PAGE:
Singapore's draft Cybersecurity Bill sets out a single, comprehensive framework for addressing cyber security threats on a national scale. Thus, Singapore has taken a step further than Australia. The Cybersecurity Bill complements and supports the obligations in the Singaporean privacy legislation, the Personal Data Protection Act by proposing to place new obligations on owners and controllers of computer systems. The Cybersecurity Bill is expected to be passed by the Singaporean parliament by the start of 2018.
Key Singaporean reforms
- Establishes the Commissioner of Cyber Security with broad powers and functions to prevent cyber-attacks and implement cyber protection measures.
- Establishes the concept of "critical information infrastructure" (CIIs) and a comprehensive regulatory framework for designated CIIs which includes a reporting regime and participation in national cyber security stress tests. CIIs are defined as computers or computer systems that are necessary for the continuous delivery of "essential services" (such as energy, water and banking and finance) which would debilitate. among other things, Singapore's national security, foreign relations, defence, economy and public order. A computer system is defined as an arrangement of interconnected computers and includes information technology systems and operational systems such as an industrial control system, programmable logic controller or distributed control system.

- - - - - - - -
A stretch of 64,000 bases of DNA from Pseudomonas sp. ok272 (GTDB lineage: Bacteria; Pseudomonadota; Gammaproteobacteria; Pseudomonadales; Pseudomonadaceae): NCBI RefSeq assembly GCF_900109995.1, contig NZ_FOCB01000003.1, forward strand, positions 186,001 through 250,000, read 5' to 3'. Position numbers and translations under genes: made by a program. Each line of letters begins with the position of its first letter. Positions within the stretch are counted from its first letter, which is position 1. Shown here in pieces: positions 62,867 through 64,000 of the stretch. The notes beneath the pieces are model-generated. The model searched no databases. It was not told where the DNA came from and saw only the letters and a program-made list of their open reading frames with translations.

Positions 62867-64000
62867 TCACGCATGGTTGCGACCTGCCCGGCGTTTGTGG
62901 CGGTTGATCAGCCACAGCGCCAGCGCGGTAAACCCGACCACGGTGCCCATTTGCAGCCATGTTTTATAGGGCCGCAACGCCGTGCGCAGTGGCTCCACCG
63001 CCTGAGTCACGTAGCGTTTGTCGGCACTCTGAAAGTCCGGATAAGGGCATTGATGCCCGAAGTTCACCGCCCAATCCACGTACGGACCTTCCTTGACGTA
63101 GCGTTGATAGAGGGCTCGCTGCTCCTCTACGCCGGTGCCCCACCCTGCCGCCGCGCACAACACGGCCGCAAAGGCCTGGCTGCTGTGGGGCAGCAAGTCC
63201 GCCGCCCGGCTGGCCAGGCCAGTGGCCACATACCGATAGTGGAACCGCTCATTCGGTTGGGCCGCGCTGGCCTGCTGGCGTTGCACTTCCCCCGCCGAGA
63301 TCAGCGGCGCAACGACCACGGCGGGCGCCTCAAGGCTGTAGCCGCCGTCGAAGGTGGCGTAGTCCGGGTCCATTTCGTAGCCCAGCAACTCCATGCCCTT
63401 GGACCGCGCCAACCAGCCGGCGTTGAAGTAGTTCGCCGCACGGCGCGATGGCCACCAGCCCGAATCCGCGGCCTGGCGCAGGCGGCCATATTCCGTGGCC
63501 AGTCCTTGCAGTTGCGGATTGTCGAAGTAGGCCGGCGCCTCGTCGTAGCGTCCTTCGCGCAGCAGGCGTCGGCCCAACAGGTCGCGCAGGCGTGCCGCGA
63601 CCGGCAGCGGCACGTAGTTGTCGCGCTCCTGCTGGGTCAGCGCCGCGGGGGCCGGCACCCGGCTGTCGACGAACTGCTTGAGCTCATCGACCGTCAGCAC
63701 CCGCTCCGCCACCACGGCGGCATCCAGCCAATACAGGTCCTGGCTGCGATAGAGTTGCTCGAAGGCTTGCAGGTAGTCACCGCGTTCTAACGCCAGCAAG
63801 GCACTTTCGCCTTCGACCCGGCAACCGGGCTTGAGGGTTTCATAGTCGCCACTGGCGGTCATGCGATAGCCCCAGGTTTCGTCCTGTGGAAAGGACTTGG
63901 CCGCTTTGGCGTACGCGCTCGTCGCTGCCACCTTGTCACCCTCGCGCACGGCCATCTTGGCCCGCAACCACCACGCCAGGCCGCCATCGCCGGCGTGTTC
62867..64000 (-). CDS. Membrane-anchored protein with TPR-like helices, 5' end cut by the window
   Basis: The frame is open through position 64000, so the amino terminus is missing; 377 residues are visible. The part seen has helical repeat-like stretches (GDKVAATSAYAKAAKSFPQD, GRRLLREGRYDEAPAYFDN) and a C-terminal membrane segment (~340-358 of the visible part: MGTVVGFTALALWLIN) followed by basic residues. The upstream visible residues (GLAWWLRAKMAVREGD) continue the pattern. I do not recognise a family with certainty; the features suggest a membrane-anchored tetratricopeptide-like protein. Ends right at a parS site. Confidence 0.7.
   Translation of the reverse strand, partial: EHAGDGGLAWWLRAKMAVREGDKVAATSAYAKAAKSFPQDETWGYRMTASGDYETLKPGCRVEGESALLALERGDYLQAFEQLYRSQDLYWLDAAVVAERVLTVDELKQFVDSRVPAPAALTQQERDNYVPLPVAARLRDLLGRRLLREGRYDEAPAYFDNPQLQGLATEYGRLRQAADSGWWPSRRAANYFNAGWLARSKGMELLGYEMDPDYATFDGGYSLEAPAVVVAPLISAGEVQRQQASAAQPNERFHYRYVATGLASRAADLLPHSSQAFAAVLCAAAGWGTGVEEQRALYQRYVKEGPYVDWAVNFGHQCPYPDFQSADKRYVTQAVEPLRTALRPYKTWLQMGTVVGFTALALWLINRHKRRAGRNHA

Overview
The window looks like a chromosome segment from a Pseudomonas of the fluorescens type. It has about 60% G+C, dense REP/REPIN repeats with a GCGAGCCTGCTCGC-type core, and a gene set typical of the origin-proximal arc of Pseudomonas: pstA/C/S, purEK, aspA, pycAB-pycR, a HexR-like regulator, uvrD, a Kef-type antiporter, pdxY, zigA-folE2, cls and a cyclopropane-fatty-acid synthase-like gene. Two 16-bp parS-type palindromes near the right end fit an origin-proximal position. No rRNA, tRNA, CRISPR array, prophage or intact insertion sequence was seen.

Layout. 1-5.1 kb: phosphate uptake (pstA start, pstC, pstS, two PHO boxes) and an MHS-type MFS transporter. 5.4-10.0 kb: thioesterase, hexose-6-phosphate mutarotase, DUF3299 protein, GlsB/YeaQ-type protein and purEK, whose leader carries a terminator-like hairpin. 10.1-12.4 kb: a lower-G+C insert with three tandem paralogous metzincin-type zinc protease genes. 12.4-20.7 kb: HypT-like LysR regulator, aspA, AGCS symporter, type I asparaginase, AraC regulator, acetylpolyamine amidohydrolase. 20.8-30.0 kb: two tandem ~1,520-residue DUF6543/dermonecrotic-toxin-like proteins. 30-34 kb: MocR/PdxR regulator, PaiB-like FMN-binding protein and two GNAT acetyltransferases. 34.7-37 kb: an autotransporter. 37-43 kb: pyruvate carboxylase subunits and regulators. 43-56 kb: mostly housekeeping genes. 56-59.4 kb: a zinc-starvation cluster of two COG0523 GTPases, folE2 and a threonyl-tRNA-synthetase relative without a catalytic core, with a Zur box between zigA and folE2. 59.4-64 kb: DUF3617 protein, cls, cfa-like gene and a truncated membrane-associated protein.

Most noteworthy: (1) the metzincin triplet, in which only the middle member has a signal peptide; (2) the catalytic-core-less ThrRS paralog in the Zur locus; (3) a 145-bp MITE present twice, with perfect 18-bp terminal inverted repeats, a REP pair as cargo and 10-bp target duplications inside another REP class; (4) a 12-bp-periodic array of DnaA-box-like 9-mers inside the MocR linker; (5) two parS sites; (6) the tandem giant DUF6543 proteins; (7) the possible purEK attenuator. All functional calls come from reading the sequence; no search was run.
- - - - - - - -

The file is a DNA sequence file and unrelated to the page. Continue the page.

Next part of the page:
- Grants the Commissioner broad powers to investigate and prevent cyber security incidents including by directing organisations to remediate cyber incidents, installing software and taking possession of computer systems to prevent serious cyber-attacks.
- Establishes a framework for the sharing of cyber security information.
- Sets up a regulatory regime for "cyber service providers".
New Commissioner of Cyber Security
Under the Cybersecurity Bill, the Minister may appoint a Commissioner of Cyber Security. The Commissioner will have an interesting mix of investigative and regulatory powers combined with a broader focus on advocating Singapore's cyber security interests overseas. The Commissioner will, among other things: